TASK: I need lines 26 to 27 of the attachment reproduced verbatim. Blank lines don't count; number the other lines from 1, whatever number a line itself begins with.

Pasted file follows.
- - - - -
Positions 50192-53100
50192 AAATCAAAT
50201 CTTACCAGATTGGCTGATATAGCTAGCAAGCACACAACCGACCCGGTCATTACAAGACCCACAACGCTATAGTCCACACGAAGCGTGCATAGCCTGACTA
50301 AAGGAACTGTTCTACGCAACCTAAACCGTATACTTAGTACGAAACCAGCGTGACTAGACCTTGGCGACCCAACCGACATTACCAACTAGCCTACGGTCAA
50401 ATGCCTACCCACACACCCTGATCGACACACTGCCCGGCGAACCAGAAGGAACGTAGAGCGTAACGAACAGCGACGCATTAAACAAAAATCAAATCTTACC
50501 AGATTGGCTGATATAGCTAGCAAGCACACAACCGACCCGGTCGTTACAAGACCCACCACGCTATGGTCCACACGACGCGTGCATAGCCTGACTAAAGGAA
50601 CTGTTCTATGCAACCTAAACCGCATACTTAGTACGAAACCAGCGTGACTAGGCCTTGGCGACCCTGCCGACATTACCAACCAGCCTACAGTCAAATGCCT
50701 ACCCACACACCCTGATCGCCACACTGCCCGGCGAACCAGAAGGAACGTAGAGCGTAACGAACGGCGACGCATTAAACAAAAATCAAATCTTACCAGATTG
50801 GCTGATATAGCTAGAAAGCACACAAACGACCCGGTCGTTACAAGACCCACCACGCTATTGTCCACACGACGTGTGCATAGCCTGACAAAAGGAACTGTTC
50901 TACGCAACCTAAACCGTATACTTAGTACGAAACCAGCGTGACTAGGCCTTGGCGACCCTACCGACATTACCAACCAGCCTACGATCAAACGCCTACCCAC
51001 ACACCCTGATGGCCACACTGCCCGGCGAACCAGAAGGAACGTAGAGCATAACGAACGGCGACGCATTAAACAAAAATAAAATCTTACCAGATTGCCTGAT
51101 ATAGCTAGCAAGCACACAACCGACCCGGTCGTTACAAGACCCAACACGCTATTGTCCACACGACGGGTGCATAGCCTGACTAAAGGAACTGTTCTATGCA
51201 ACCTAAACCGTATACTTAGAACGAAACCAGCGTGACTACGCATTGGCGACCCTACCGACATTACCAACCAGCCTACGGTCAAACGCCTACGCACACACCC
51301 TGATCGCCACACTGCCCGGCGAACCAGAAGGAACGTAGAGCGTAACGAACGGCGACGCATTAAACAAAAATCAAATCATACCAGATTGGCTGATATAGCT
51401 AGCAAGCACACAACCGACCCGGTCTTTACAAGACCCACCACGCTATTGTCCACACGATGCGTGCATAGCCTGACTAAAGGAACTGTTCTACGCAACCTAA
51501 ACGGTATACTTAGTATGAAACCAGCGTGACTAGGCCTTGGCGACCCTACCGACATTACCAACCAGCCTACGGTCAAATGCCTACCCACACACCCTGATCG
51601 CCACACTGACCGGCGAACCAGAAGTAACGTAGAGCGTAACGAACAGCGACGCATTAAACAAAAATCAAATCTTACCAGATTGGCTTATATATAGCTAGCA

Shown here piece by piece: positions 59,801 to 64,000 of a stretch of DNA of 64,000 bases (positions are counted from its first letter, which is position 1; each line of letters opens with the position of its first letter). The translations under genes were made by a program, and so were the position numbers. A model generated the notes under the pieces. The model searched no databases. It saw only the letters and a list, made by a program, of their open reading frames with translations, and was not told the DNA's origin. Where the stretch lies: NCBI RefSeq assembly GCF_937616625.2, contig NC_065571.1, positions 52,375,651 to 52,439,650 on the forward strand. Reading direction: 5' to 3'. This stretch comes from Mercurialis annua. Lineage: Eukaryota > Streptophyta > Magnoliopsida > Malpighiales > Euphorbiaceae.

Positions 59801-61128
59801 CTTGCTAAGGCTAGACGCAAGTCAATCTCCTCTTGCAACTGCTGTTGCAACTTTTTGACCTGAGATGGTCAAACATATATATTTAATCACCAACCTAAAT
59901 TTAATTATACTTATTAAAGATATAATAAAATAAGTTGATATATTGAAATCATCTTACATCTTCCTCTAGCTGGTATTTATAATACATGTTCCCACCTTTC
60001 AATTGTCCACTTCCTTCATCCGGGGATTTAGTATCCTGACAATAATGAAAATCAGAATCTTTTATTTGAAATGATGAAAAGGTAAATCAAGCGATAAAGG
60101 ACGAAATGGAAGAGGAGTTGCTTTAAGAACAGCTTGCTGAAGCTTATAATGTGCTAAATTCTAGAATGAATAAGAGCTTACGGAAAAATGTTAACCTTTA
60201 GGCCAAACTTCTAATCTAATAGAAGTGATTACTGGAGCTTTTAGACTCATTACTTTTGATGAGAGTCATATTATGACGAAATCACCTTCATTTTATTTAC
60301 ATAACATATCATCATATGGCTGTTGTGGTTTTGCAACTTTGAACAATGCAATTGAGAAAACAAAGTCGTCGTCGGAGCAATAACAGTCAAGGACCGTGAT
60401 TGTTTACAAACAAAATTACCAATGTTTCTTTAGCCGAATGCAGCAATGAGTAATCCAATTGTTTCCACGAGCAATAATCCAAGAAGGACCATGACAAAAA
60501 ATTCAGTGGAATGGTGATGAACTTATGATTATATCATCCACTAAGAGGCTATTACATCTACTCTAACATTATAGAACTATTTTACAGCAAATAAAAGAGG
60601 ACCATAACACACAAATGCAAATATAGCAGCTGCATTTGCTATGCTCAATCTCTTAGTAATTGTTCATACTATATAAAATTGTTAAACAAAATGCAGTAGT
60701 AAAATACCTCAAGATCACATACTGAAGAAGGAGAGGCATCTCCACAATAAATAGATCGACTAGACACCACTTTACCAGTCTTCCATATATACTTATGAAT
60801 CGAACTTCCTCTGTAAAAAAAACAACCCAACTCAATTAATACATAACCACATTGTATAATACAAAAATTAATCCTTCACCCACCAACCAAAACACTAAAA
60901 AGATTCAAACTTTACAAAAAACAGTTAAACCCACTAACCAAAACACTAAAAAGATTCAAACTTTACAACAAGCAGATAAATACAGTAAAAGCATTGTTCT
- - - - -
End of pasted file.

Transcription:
60401 TGTTTACAAACAAAATTACCAATGTTTCTTTAGCCGAATGCAGCAATGAGTAATCCAATTGTTTCCACGAGCAATAATCCAAGAAGGACCATGACAAAAA
60501 ATTCAGTGGAATGGTGATGAACTTATGATTATATCATCCACTAAGAGGCTATTACATCTACTCTAACATTATAGAACTATTTTACAGCAAATAAAAGAGG